Day in the life of
Financial Advisor – Chris Nddie
My Typical Day
When I worked as a financial advisor, nights were more productive than days. That’s because I spend the mornings and afternoons responding to clients’ inquiries. It was a part of my job to be available whenever the clients needed some advice.
Existing clients took most of my daylight. I checked my emails and responded to them as quickly as possible. There were also face-to-face meetings and phone calls where I updated the clients about their investment portfolio, new financial services, or some news that they might find useful.
In the initial stages, a good chunk of my day was dedicated to researching new prospects. When you get stuck with the same clients, your career starts to stagnate. Most of us don’t want to risk that.
At night, I would review the day’s work, analyze the strategies that failed, and come up with improvements. This was also the time where I would read a book on personal finance or listen to a podcast.
You’re basically self-employed and not associated with a firm. You can be flexible with hours and choose to have as much workload as you want.
It’s relatively inexpensive to start your career as a financial advisor. There are some licensing requirements but even there, the cost is extremely low.
You get to see the difference you’re making. When a client is able to achieve financial stability with your help, it’s a rewarding experience to see them prosper. Of course, you get a good commission for it as well.
There’s a lot of stress that comes with being a financial advisor. Every client has different financial goals and managing them all at once can take a toll on your mind.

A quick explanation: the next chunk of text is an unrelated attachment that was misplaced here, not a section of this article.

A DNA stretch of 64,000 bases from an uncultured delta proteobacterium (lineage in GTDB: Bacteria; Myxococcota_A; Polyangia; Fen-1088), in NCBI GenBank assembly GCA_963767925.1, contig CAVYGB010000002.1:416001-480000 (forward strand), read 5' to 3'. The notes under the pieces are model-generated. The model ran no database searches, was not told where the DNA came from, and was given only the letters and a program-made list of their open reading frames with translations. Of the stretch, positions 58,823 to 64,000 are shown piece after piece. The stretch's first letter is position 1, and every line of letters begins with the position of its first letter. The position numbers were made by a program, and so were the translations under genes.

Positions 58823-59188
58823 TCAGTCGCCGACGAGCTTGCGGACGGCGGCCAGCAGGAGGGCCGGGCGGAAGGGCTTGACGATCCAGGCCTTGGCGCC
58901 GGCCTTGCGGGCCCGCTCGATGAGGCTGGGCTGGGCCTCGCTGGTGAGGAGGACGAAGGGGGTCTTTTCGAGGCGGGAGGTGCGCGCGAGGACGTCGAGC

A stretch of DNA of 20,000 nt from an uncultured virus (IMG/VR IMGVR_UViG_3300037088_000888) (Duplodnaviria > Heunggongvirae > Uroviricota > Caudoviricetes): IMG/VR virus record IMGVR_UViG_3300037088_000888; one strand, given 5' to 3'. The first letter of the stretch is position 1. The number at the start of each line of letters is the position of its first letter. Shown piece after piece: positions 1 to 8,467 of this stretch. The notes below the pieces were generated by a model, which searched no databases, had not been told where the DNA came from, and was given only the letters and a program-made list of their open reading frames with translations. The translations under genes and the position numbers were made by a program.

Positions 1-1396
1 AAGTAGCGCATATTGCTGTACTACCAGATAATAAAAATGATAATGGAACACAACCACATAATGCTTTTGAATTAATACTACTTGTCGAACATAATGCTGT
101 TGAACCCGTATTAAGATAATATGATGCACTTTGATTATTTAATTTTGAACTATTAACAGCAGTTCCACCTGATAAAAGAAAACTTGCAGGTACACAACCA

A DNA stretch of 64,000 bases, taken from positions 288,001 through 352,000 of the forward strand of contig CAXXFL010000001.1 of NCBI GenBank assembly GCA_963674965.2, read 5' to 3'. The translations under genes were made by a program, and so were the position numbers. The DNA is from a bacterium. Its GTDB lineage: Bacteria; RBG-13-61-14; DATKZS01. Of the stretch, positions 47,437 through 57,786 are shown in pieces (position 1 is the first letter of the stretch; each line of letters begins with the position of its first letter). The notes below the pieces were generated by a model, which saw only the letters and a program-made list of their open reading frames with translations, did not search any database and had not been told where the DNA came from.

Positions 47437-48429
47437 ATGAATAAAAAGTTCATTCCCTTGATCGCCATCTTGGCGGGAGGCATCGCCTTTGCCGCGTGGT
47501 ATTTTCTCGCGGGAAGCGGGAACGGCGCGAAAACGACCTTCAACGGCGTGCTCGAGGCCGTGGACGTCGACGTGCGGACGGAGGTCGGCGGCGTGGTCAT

It can be difficult to find clients at first. I have seen my fellow advisors put in 60 hours a week to land good clients.
Self-employment takes a lot of discipline. You could be distracted by things at home, TV shows, and other things. Sometimes you have to sacrifice the little pleasures of life for work.
Advice to aspiring Financial Advisors
Being a financial advisor is like being a salesman. You need to have good interpersonal skills. People are first going to buy you as a person before anything else.
Students who are interested in this career should look for internships at smaller financial advisory firms. You would be mostly doing research or making cold calls but it would be a great learning experience. Of course, as with most careers, you wouldn’t make much money at first. But once you land the first client, the opportunities will keep coming.
Co-owner of ClothingRIC
advise clients on financial plans using knowledge of tax and investment strategies, securities, insurance, pension plans, and real estate. Duties include assessing clients' assets, liabilities, cash flow, insurance coverage, tax status, and financial objectives. May also buy and sell financial assets for clients.